Tuesday, 21 February 2017

OLD STORY TIME: Amusing, nostalgic Country Wedding brims with vintage Jamaican spice

MAKING PLANS: Silvera, Johnson and Harris sharing a scene from the play.

Country Wedding (DMH Productions) 
Director: Dahlia Harris 
Cast: Volier Johnson, Shantol Jackson, Kevoy Burton, Dahlia Harris and Deon Silvera 
Venue: Phoenix Theatre, New Kingston 

DAHLIA Harris has always penned plays that are Jamaican to the core. The award-winning Back-Ah-Yard and Ole Fyah Stick leap readily to mind. But for her latest theatrical offering, she digs deeper, engaging with the opulent excesses of rural Jamaican family life and folklore, circa the 1950s, touching on the superstitious, some of the little-known customs and a few of the vintage traditions that still have their place. 

And that’s one of the most appealing things about Country Wedding, a nostalgic and rib-tickling comedy-drama that, in spite of its shortcomings, transports and teaches, making the new and the archaic, the young and the old, dance together, with a bag of laughs, a little song-and-dance and some timely social commentary thrown into the mix. 

It’s largely the story of Glenmore Watson (Kevoy Burton) and Bella Wendicott (Shantol Jackson), a pair of young lovebirds who arrive in Glenmore’s native Jamaican village of Grateful Valley, fresh from the UK, to find that the more things change the more they remain the same. 

Boasting an accent that’s unmistakably British, Glenmore is welcomed with open arms by everyone, including such relatives and family friends as do-it-all woman-ah-yard Nella (Harris), his stern uncle Aaron (Volier Johnson) and Mabel, played by the tireless Deon Silvera and best described as a woman on a ‘quest’, serving as our narrator/guide on this never-a-dull-moment trek to a part of Jamaica not often showcased in the performing arts.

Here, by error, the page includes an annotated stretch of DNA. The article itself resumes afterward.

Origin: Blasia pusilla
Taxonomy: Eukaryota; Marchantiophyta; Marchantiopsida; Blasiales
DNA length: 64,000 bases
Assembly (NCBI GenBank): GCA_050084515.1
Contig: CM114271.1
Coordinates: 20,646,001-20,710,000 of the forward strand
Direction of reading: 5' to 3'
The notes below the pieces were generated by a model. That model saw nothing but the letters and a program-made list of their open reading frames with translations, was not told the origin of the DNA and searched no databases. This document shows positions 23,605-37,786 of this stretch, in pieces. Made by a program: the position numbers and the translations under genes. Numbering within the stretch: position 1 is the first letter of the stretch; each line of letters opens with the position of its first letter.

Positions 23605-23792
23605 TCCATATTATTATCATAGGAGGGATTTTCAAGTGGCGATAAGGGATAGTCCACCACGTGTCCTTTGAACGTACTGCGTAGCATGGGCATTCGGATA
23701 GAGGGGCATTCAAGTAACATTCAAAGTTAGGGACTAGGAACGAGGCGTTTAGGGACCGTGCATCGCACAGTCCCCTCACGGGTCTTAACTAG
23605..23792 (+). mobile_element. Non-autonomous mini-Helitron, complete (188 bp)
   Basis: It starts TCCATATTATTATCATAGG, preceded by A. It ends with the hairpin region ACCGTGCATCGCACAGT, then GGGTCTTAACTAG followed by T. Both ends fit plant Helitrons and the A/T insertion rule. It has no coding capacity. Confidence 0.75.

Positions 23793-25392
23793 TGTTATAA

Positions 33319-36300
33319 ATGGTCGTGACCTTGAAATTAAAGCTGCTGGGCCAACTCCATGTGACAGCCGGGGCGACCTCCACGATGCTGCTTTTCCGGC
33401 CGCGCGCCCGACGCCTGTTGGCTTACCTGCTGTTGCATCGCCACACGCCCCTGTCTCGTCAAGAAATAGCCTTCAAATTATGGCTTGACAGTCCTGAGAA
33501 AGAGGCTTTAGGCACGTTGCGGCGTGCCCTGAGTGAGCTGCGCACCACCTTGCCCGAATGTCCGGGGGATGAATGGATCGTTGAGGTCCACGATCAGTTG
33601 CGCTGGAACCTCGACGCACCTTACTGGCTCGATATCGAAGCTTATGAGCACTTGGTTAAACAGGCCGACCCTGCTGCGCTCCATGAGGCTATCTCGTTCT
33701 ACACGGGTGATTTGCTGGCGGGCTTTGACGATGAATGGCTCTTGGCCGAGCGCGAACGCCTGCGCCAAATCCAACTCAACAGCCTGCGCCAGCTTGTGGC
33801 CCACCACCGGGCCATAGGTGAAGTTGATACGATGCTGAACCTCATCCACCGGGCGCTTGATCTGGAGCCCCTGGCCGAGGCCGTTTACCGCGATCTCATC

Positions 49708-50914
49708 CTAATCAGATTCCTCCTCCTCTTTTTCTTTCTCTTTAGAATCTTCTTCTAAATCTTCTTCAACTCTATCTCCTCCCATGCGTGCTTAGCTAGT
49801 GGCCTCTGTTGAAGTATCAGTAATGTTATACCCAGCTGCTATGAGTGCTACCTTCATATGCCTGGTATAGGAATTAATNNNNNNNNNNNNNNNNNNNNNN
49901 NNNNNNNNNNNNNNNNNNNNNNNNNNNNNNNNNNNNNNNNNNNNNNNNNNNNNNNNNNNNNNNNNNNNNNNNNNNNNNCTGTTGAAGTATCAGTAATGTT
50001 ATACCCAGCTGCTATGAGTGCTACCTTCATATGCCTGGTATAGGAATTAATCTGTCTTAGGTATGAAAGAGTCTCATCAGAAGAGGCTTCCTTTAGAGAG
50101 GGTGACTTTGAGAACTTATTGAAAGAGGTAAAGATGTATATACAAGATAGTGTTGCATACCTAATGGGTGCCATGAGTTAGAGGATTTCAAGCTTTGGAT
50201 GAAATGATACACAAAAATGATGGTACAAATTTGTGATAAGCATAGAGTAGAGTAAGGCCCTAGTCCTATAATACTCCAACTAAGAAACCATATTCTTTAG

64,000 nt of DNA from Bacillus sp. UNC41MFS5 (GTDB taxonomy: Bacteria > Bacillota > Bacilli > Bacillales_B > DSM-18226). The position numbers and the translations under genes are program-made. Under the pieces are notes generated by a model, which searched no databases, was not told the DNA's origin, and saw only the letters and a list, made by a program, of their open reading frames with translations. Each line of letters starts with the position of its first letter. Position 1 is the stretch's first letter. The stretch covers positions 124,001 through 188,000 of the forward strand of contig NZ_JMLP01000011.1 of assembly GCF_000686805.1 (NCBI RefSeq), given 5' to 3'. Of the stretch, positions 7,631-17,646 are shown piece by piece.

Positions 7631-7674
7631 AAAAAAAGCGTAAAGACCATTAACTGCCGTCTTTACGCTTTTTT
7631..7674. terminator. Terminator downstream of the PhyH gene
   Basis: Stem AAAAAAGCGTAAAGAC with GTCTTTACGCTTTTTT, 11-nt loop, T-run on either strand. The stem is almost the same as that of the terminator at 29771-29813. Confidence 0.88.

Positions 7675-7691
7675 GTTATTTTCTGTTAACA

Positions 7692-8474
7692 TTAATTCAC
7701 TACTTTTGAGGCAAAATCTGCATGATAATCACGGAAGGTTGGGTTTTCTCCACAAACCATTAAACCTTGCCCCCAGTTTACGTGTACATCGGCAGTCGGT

While Glenmore is showered with love, we can’t say the same for Bella, his future wife, who earns the ire of the people – and not just because of her ‘hoity-toity’ demeanour. She simply rubs people the wrong way. In her defence, however, Bella is somewhat misunderstood, coming across in certain solo scenes as an ambitious girl trying to escape a sad past. But, as Harris’ well-written script attests, the past has a way of catching up with you when you least expect it. And that goes for all the key characters in this show, who will remind you of someone you know. 

Will Mabel finally find what or who she is looking for? When will Aaron and Nella give up their scheming ways? Will Grateful Valley ever see better days? And, with wedding bells in the air, can Glenmore and Bella find that elusive happily-ever-after against all odds? 

This wouldn’t be a DMH production without a creatively designed set that comes alive under the bright lights. The mise-en-scene is especially resplendent in Act II, when the nuptials take centrestage, giving a fresh take on the idea of colour power. 

As for the actors, Jackson and Burton are terrific. With winning chemistry, they make a believable and attractive couple. Stage vets Harris, Silvera and Johnson fit snugly into their roles, showing the youngsters and newcomers how it’s really done. By newcomers I mean Dacoda Mitchell and the Jamaica Youth Theatre standouts who round out the auxiliary cast. 

Overall, Country Wedding is an enjoyable affair to which you’ll be glad you were invited. While it shies away from being a full-fledged musical (only a handful of tunes are performed), it delivers the pep and slice-of-rural-Jamaican-life appeal of a Pantomime, while retaining that entertaining edge you always get from a DMH production. Tyrone’s Verdict: B+

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